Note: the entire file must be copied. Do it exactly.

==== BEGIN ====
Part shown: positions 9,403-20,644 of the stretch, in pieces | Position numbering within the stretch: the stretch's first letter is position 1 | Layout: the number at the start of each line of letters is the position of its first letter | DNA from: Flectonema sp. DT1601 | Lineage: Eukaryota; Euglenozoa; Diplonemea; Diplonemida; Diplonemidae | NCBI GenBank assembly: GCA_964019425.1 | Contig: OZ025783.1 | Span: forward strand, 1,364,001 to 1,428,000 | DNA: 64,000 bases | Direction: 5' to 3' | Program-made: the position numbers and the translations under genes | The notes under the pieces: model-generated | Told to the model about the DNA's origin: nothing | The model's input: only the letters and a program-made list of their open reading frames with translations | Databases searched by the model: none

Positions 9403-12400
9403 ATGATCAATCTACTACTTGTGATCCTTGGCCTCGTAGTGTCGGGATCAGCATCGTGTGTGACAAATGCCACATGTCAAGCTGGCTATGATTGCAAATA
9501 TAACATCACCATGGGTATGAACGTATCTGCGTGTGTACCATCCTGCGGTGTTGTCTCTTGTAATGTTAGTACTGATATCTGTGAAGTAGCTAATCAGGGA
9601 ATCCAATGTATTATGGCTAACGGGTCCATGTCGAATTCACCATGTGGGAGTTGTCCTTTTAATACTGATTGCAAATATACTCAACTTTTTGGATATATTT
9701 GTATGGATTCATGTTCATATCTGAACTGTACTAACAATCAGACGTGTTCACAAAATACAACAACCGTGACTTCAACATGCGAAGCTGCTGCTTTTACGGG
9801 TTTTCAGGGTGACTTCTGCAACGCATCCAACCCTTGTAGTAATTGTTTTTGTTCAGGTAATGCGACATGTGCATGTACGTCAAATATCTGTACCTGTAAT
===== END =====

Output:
Part shown: positions 9,403-20,644 of the stretch, in pieces | Position numbering within the stretch: the stretch's first letter is position 1 | Layout: the number at the start of each line of letters is the position of its first letter | DNA from: Flectonema sp. DT1601 | Lineage: Eukaryota; Euglenozoa; Diplonemea; Diplonemida; Diplonemidae | NCBI GenBank assembly: GCA_964019425.1 | Contig: OZ025783.1 | Span: forward strand, 1,364,001 to 1,428,000 | DNA: 64,000 bases | Direction: 5' to 3' | Program-made: the position numbers and the translations under genes | The notes under the pieces: model-generated | Told to the model about the DNA's origin: nothing | The model's input: only the letters and a program-made list of their open reading frames with translations | Databases searched by the model: none

Positions 9403-12400
9403 ATGATCAATCTACTACTTGTGATCCTTGGCCTCGTAGTGTCGGGATCAGCATCGTGTGTGACAAATGCCACATGTCAAGCTGGCTATGATTGCAAATA
9501 TAACATCACCATGGGTATGAACGTATCTGCGTGTGTACCATCCTGCGGTGTTGTCTCTTGTAATGTTAGTACTGATATCTGTGAAGTAGCTAATCAGGGA
9601 ATCCAATGTATTATGGCTAACGGGTCCATGTCGAATTCACCATGTGGGAGTTGTCCTTTTAATACTGATTGCAAATATACTCAACTTTTTGGATATATTT
9701 GTATGGATTCATGTTCATATCTGAACTGTACTAACAATCAGACGTGTTCACAAAATACAACAACCGTGACTTCAACATGCGAAGCTGCTGCTTTTACGGG
9801 TTTTCAGGGTGACTTCTGCAACGCATCCAACCCTTGTAGTAATTGTTTTTGTTCAGGTAATGCGACATGTGCATGTACGTCAAATATCTGTACCTGTAAT